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Obituary: John Goodwin – ‘skilled editor and writer who transformed the theatre programme’

John Goodwin. Photo: Jess Wilder

John Goodwin’s leadership of the publicity departments of the Royal Shakespeare Company and National Theatre in their often controversial early years provided a bedrock of surefooted certainty and clarity for management, audiences and journalists alike.

A skilled editor and writer, he also transformed the lowly theatre programme from a virtual afterthought into a work of scholarship, insightful context and often, with graphic designer George Mayhew’s assistance, art – a template that was soon taken up across the industry.

He had, The Stage approvingly noted as early as 1961, “a flair for glossy feature journalism at its best”.

Born in London, the son of musical comedy actor Jessie Lonnen and a tax inspector father, after the war (in which he rose to the rank of lieutenant in the Royal Navy) Goodwin worked for David Fairweather in his
various West End ventures and Basil Dean’s British Theatre Group, before joining the Shakespeare Memorial Theatre in 1948. Until 1956, he masterminded the press and publicity campaigns for its annual season in Stratford-upon-Avon.

Following a brief spell in publishing, he returned to Stratford where, in 1959, he memorably devised with the photographer Angus McBean a huge panorama measuring nearly 43m by 2.5m celebrating Shakespearean actors from the Elizabethan era into modernity.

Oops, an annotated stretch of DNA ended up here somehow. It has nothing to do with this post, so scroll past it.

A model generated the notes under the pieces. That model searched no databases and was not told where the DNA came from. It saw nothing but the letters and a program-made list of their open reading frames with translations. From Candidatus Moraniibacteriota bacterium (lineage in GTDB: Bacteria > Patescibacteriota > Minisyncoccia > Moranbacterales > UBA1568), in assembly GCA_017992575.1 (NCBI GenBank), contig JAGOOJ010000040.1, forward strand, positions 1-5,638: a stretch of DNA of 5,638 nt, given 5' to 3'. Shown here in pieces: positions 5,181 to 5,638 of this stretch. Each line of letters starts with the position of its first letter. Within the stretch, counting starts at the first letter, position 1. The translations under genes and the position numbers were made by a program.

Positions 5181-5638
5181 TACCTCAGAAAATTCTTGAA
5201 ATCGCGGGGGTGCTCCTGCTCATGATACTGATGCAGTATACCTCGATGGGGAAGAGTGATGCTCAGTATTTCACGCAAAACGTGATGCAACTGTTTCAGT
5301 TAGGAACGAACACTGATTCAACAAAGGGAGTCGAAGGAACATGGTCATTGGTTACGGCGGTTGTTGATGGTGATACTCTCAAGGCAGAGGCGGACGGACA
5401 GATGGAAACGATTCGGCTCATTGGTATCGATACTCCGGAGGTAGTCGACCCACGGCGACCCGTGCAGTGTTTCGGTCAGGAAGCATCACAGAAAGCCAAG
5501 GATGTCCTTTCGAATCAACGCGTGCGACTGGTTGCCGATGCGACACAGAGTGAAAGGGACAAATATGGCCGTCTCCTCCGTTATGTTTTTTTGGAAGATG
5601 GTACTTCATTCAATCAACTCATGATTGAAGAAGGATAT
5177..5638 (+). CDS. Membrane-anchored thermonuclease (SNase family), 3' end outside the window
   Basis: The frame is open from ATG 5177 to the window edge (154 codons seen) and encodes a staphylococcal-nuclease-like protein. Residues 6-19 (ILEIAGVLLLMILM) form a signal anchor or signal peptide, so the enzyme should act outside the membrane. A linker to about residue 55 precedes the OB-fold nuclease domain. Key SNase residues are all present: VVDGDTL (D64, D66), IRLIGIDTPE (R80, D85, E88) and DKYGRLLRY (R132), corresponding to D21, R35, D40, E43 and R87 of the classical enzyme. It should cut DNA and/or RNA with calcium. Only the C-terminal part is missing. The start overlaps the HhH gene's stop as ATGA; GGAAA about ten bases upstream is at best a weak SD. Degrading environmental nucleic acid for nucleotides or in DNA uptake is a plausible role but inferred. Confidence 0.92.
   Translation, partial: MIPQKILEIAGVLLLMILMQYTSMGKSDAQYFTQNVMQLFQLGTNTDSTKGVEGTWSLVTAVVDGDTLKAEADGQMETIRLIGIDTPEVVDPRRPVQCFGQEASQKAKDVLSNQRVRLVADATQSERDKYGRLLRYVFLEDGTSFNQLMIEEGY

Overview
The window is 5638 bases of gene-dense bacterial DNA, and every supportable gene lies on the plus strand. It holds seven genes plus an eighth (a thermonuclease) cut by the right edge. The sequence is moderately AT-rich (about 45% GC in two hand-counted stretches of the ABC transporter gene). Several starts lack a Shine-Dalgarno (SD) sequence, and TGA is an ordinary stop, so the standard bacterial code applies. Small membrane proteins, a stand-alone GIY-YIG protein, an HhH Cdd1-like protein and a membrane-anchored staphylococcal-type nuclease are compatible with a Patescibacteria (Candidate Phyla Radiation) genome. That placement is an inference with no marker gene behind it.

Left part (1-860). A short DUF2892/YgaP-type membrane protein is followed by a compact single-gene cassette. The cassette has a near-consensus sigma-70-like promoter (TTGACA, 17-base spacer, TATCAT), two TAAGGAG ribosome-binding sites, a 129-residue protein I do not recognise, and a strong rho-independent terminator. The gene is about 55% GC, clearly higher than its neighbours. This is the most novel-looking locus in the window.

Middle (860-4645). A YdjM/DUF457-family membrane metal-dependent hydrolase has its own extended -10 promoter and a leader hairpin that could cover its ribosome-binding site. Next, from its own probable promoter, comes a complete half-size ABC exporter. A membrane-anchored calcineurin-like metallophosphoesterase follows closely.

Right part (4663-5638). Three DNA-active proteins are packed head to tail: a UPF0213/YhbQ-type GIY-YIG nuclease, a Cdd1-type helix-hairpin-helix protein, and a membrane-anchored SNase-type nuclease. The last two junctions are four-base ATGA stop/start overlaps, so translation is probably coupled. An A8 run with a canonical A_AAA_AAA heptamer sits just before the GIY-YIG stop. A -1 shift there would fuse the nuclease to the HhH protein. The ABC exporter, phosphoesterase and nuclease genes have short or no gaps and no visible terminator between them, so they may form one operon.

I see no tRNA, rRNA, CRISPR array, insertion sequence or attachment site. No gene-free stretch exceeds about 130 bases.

He joined the nascent RSC as its first head of press and publications in 1960, overseeing every element of its press and programming material during a period of expansion, and launched the company’s own publishing imprint.

In 1974, he became an associate director of the National Theatre and a member of its planning committee. An encyclopaedic knowledge of the repertoire coupled with deftly exercised political skills made him a linchpin of artistic director Peter Hall’s tenure as the company bedded down in its newly-acquired
South Bank home.

Goodwin would go on to edit Hall’s bestselling diaries in 1983 and a seminal text on British Theatre Design: The Modern Age in 1989. He also wrote an admired Short Guide to Shakespeare’s Plays in 1979.

His original plays included Losing My Marbles, a one-man show for the Australian performer and director Trader Faulkner (seen at the Jermyn Street Theatre in 1999) and the as-yet unstaged A Most Sweet Poison, based on a novel by Alphonse Daudet and published by Oberon Books.

John Goodwin was born on May 4, 1921, and died on July 29 aged 97. He was married to the novelist Suzanne Goodwin until her death in 2008, and is survived by a son and two stepchildren.

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